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2019 Washington outlook

Timely insights on the issues that matter most to investors.

The views expressed in these posts are those of the authors and are current only through the date stated. These views are subject to change at any time based upon market or other conditions, and Eaton Vance disclaims any responsibility to update such views. These views may not be relied upon as investment advice and, because investment decisions for Eaton Vance are based on many factors, may not be relied upon as an indication of trading intent on behalf of any Eaton Vance fund. The discussion herein is general in nature and is provided for informational purposes only. There is no guarantee as to its accuracy or completeness. Past performance is no guarantee of future results.

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      By Andrew H. Friedman, Principal, The Washington Update and Jeffrey B. Bush, The Washington Update

      Washington - The new year begins as the prior year ended -- with the federal government shut down and no compromise in sight. Of course, the government will reopen at some point, likely when the average American gets tired of dealing with the lack of government services: interruptions at airports, inadequate responses to federal agency inquiries, trash piles at national monuments and parks, stories of government workers unable to pay rent or buy food. Sooner or later Washington will no longer be able to ignore the outcry.

      Beyond the government shutdown, the theme for 2019 is volatility. The new Democratic-led House is gearing up to hold aggressive "oversight" hearings, aimed at investigating the administration's policies on such topics as restricting benefits under the Affordable Care Act, Medicaid, and other "safety net" programs; deregulation of the financial services industry; and the technology sector's data security and protection capabilities. If the Mueller special counsel report raises concerns about presidential actions, expect the House to hold hearings into the president's conduct as well. Also expect the president to push back forcefully against these inquiries, bringing additional uncertainty to the process.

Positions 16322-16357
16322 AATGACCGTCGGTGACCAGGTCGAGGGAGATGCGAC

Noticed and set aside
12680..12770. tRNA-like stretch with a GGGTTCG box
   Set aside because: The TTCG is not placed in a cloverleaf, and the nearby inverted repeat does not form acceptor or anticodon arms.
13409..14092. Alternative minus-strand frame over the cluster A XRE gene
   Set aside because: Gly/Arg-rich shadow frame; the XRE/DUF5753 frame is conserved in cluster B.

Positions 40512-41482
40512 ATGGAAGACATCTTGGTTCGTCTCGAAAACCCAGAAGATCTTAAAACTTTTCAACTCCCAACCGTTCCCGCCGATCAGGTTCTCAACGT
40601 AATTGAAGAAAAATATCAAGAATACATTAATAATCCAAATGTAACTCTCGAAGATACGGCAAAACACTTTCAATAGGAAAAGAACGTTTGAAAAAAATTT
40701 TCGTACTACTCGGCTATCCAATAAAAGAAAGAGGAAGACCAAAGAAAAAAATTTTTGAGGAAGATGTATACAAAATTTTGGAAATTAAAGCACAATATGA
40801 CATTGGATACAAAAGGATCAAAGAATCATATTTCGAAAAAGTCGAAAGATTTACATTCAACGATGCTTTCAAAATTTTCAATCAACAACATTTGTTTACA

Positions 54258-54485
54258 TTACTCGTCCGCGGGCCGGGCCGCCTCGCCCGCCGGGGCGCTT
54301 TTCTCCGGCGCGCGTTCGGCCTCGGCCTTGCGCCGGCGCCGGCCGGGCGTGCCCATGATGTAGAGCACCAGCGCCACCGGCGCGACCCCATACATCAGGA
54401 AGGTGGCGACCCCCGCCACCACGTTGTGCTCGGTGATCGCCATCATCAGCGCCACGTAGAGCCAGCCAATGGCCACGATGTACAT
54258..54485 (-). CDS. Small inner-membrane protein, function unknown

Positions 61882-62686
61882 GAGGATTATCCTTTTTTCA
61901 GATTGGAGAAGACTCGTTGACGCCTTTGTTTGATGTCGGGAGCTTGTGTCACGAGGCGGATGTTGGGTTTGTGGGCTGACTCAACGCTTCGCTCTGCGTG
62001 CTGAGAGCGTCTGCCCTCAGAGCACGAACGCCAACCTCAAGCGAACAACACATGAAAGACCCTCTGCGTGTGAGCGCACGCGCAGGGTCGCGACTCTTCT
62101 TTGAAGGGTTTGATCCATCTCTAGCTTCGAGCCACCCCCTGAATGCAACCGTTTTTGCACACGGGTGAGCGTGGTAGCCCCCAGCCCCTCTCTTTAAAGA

Trade is another wild card in 2019. Unless Congress steps in, which the Republicans show no inclination to do, the president can set trade policy with little interference. At issue is whether his initiative will lead to more tariffs -- upsetting the market's preference for unfettered global trade -- or the execution of favorable trade treaties -- in line with the market's desires.

      Talks with China are progressing only haltingly, leaving the markets ricocheting between pessimism and optimism. Also in the mix is whether Congress approves the termination of the NAFTA treaty in favor of the new United States/Mexico/Canada (USMCA) trade deal. In the end, the administration will want some treaty signings to show the effectiveness of its tariff initiative, but it appears that will take a while.

      The news is not all bad. There are early discussions of a bipartisan effort to shore up the nation's infrastructure. The challenge with such a large spending effort is, as always, whether and how to pay for it. The Democrats are willing to take on more government debt to finance the expenditure, and the president might be willing to do so as well. Normally the Republicans in the Senate would object to an unfunded expenditure, but they have been unwilling to break with the president in virtually every other case. The additional spending would put extra strain on the deficit which -- exacerbated by tax cuts and other spending increases -- is already projected to surpass $1 trillion next year.

      We will keep you informed of these developments and others in our presentations this year.